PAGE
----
On March 27, 2023, the SEC’s Division of Examinations released a Risk Alert highlighting its findings from the examination of newly-registered advisers. New advisers have been flagged as a group of interest by the Division in its Examination Priorities since 2013 (see our recent article on the SEC 2023 Examination Priorities).
In the Risk Alert, the Division discusses the typical focus areas reviewed during examinations of newly registered advisers. For more on PINE’s insight on the SEC examination process, check out our recent article SEC Exams: An Overview.
Our focus for this update, however, is on the insights that the Risk Alert provides into the Division’s findings regarding the key areas of compliance policies and procedures, disclosures, and marketing practices, detailed below:
Compliance Policies and Procedures. The staff observed advisers’ compliance policies and procedures that:
The SEC Staff also reviewed advisers’ annual compliance reviews and reported finding that they did not address the adequacy of their policies and procedures and the effectiveness of their implementation. Examples provided include:
- Do not adequately address risk areas applicable to the firm such as portfolio management and fee billing
- Lack procedures to enforce policy requirements or omit procedures to enforce stated policies
- An example provided is an adviser having a policy requirement to seek best execution, but not having procedures to periodically evaluate transactions for best execution
- Are not being followed by personnel
- Reasons for lack of compliance include lack of awareness or policies not being consistent with business/operations
- Using compliance manuals that are not tailored to the products, services, and business operations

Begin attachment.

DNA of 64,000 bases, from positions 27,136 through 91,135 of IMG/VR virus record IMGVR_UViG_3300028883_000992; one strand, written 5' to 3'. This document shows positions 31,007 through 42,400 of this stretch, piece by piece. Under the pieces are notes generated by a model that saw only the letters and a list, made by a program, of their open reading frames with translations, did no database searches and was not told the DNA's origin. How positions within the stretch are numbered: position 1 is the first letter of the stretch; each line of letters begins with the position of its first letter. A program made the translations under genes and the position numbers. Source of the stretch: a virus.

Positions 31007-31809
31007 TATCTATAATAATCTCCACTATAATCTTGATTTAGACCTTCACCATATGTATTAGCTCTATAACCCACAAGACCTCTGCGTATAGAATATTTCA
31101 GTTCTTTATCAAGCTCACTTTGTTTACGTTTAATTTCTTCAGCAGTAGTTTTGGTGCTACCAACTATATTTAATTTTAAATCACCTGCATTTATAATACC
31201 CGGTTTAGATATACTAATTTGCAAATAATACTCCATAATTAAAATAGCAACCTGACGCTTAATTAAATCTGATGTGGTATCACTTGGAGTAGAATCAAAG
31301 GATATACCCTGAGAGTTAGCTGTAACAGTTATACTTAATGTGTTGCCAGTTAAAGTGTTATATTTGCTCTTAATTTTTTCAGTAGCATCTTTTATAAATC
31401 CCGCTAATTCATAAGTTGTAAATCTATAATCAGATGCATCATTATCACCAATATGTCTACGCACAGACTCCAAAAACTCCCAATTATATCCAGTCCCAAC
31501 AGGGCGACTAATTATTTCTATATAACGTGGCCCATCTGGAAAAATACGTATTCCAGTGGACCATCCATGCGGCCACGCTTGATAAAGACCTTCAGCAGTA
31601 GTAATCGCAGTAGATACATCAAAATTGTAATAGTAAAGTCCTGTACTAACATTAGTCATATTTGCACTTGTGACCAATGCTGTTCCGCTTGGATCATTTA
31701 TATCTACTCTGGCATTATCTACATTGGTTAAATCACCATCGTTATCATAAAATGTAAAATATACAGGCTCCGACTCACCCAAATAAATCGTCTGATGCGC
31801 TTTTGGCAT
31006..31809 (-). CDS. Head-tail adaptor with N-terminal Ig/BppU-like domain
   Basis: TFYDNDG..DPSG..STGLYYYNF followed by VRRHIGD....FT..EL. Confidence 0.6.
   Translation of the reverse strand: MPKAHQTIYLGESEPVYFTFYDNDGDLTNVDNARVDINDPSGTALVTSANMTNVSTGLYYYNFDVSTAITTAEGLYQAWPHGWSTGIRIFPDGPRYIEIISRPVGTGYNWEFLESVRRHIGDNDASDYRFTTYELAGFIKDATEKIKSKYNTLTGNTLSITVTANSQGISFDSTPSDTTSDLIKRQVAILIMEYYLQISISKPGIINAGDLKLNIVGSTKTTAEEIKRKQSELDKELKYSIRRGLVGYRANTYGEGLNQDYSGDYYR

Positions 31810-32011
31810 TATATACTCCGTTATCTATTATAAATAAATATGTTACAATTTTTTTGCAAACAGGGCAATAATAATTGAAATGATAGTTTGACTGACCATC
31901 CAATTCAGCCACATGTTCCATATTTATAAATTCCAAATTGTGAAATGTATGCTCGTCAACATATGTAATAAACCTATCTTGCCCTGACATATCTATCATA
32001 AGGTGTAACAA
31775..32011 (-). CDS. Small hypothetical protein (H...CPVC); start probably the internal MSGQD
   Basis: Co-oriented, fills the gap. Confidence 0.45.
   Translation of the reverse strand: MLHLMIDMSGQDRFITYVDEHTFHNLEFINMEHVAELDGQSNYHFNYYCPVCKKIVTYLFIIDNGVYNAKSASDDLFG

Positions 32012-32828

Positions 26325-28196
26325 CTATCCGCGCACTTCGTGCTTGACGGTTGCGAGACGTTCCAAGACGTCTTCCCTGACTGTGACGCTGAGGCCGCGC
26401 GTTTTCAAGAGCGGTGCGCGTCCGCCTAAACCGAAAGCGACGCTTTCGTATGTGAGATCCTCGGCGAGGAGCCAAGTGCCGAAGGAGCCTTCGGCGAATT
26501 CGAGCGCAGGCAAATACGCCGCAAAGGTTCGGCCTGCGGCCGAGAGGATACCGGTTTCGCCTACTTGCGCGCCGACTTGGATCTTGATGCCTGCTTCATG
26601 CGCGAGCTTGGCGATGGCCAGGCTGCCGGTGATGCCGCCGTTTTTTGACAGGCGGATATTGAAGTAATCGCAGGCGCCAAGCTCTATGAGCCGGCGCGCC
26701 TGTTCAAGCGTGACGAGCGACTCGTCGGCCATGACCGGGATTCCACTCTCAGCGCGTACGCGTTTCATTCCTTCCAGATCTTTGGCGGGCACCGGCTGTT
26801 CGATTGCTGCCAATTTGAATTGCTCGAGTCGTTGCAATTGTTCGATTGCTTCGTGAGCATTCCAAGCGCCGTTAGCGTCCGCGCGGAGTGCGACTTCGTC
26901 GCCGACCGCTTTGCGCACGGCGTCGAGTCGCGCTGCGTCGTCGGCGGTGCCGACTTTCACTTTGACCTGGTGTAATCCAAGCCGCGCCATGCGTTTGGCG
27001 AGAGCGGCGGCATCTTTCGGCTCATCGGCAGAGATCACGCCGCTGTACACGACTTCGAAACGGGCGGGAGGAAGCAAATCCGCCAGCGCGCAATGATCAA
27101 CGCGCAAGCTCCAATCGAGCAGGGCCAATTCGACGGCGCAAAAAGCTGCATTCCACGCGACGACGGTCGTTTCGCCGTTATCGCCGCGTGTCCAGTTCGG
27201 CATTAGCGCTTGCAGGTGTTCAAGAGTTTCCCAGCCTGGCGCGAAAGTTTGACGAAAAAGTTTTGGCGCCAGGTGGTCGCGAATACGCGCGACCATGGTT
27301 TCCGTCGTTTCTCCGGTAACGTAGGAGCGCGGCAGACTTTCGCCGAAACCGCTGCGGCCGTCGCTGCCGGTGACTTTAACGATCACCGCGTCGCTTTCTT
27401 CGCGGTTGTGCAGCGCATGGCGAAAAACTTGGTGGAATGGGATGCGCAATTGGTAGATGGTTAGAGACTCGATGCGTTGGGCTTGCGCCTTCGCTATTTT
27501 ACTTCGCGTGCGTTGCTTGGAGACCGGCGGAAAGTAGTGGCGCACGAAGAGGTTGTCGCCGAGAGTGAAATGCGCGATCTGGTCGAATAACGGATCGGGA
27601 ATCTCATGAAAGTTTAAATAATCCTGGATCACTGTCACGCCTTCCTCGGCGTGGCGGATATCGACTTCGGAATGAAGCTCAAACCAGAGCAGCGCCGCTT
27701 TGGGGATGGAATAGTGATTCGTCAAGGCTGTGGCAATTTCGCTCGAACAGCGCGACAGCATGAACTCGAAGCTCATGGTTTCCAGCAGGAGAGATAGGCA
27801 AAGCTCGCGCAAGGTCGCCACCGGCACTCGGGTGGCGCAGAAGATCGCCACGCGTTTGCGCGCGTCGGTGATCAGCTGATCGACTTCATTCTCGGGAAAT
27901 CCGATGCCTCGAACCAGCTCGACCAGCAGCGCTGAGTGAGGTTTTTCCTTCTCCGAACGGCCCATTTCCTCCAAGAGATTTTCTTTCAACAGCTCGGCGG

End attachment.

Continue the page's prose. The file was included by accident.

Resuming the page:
- Lacking sufficient resources to comply with regulatory requirements and policies and procedures or failing to ensure expertise of compliance personnel
- Failing to document, disclose, and mitigate conflicts of interest created by the multiple roles and responsibilities of personnel
- Outsourcing business and compliance functions without assessing performance of those responsibilities or their consistency with the compliance programs
Disclosure Documents and Filings. The staff observed required disclosure documents that contained omissions or inaccurate information and untimely filings. The disclosure omissions and inaccuracies were related to advisers’:
- Not having adequate business continuity plans, including succession plans
Marketing. The staff observed advisers’ marketing materials that appeared to contain false or misleading information in relation to:
- Material or annual form updates not being made within prescribed timeframes or not at all.
- Fees and compensation
- Business or operations
- This included findings related to affiliates, other relationships, number of clients, and assets under management
- Services offered to clients
- This included findings related to disclosures regarding advisers’ investment strategy (including the use of models), aggregate trading, and account reviews
- Disciplinary related disclosures
- Websites and social media accounts
- Conflicts of interest
Registered Investment Advisers can take the opportunity to review these findings and consider what enhancements they can make to their compliance program before their next SEC examination. If you want to discuss what this Risk Alert means to you or find out more about how PINE’s Registered Investment Adviser Regulatory Compliance Support Services group can support your business, reach out to your usual PINE contact or to firstname.lastname@example.org.
- Advisory personnel professional experience or credentials
- Third-party rankings
- Advisers being unable to substantiate certain factual claims
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